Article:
So you’re from Crown Heights, Brooklyn. Tell me about your background a bit?

Chip Skylark:  My parents are from the West Caribbean Islands. My mother is from Haiti and my father is from Jamaica. My father came to New York when he was twenty and my mother came when she was about three. They are pretty Americanized, but I still have principles from a West Indian home. So my morals and values are pretty different. Honestly, if you know much about Jamaican culture, it is all about music, fashion and freedom.

What music you grow up on?

Skylark: Mad reggae, hip hop, 80’s rock. My father was deadass a movie buff. He fucks with everything, I can’t lie. My father put me on to Outkast, 2Pac, Biggie and all that. My mother put me onto R&B classics and soul. Mary J Blige, SWV and shit. My parents grew up in the 90’s. My mother had me when she was sixteen in ‘96 so she was at the heart of that shit.

When I was younger I used to try to imagine myself in the 90’s with my moms because she was so young. I was like “Dang Ma, I wish I was just there with you.” I wish I had sense. The atmosphere today is different.

So what is Dubworld?

Skylark: This world that we live in is manipulated, you feel me? The world we are born into isn’t our world. But it is a free realm for us to create our own world and ourselves. I have my own world. And I’m still governed under certain systemic laws.

But in my world I manipulate how those laws apply to me. But only to the truest natures of those laws, you feel me? I’m not here bending wine and being fake in this world. There’s real shit and fact in the world.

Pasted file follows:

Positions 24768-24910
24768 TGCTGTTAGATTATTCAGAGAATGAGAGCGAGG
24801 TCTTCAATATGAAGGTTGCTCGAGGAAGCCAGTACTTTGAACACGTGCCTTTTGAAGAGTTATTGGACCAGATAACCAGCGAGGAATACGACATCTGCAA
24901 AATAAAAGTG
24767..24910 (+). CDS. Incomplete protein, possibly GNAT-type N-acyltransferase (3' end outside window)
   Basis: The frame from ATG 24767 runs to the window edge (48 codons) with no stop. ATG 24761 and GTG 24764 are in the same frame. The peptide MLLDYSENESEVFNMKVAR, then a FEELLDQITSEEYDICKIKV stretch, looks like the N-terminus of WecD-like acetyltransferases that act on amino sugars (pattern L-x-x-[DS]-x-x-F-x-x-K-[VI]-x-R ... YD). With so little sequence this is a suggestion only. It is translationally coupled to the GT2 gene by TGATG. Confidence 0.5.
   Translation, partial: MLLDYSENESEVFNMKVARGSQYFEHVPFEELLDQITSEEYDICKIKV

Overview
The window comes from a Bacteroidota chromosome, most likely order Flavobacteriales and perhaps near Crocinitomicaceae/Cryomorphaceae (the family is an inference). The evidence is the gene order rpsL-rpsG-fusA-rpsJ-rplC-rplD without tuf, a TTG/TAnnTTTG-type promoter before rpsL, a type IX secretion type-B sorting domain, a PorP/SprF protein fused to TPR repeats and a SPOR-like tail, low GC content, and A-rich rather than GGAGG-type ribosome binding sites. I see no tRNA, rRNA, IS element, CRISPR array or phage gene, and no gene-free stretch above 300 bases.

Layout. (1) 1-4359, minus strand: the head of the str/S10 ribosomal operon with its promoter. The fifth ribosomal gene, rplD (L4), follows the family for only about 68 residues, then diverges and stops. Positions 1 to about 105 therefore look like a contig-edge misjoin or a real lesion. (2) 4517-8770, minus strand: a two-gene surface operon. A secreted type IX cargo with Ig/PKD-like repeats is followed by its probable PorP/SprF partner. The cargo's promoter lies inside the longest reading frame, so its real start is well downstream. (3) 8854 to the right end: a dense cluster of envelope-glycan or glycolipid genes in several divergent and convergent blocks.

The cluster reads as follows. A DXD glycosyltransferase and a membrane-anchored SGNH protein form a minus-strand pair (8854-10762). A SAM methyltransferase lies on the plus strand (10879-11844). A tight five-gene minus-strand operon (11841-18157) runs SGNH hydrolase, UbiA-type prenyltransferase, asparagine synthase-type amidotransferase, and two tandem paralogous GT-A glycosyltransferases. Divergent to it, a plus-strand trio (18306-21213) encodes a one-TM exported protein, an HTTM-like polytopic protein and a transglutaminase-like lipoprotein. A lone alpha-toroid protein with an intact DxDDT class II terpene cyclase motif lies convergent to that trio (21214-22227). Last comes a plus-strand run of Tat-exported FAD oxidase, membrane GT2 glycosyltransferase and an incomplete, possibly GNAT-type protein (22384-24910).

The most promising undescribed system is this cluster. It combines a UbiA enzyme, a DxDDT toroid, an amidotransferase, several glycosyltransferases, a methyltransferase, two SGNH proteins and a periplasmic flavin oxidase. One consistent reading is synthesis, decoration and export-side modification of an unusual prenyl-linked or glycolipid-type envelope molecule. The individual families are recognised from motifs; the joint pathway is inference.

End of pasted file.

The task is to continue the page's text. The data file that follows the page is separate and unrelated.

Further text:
My world is Dubworld. It is not for the weak and sensitive. It’s not for the judgmental. It’s for everyone. But its founders are warriors. We don’t really deal too much with the opinions of others. Opinion don’t matter, facts matter. How you feel is how you feel. How you project how you feel onto others, is the next problem. I don’t want to project negativity. You can say our music portrays negative scenes and shit but it’s real.

ECW has built this intriguing image revolved around ‘Y2K.’ What’s up with that whole motif?

Skylark: Y2K is just the state of our time. It not just about a switch in the digits, but a switch in the whole culture. Y2K is about the dimensions of culture and fear in America. 9/11 marked the start of a new government tactic of dealing with its people in so many different ways. So much shit that was declassified and is now out. Y2K is about the reach of the information that we all have access too. It is about rewriting history and understanding that what history set for us is a lie. History is written by the victor.

Y2K is about the cultural phenomenon of rap for us. Rap music was intended to be a platform for oppressed people in New York City to have an outlet and speak about the shit going on in their hood. You know what it hittin for. New York started that shit. History needs to be learned and it needs to be relearned. Stop with the sensitive opinions and all this super sensitive judgement over silly words and shit. We need to understand that the facts matter and progress from there. We’re living in the digits. 10101010101000101.

Green dollars, Green bills, Greenbacks with holograms on them.

What has really impressed me about ECW is that it is a large and diverse team of talented rappers and producers from across New York. How did it start?

Skylark:  So basically the first four members originally started as myself, Shaqqy, Yo Chill and Rob Locke. We all went to City-As, an alternative high school in the West Village. I met Shaqqy first but my boy Simsbentley already went there and he kind of edged me on to go there.

Chip gonna tell you right now. City-As was a sorcerers school. It like fucking Hogwarts. It’s filled with a whole bunch of wondiferous people. It’s a home for a whole lot of talent and geniuses that just face conditions in which they can’t really conduce themselves. Whether it be home or vices that just keep them from doing their homework. City-As a home to help kids proceed with life. Most high schools won’t give you the tools City-As gives you at all. I have a fat resume thanks to City-As. It is a portfolio based school. They don’t apply by the regents like most alternative schools. They don’t stress any testing. It is not like a grade-based school. However much you put in is how far you’ll get.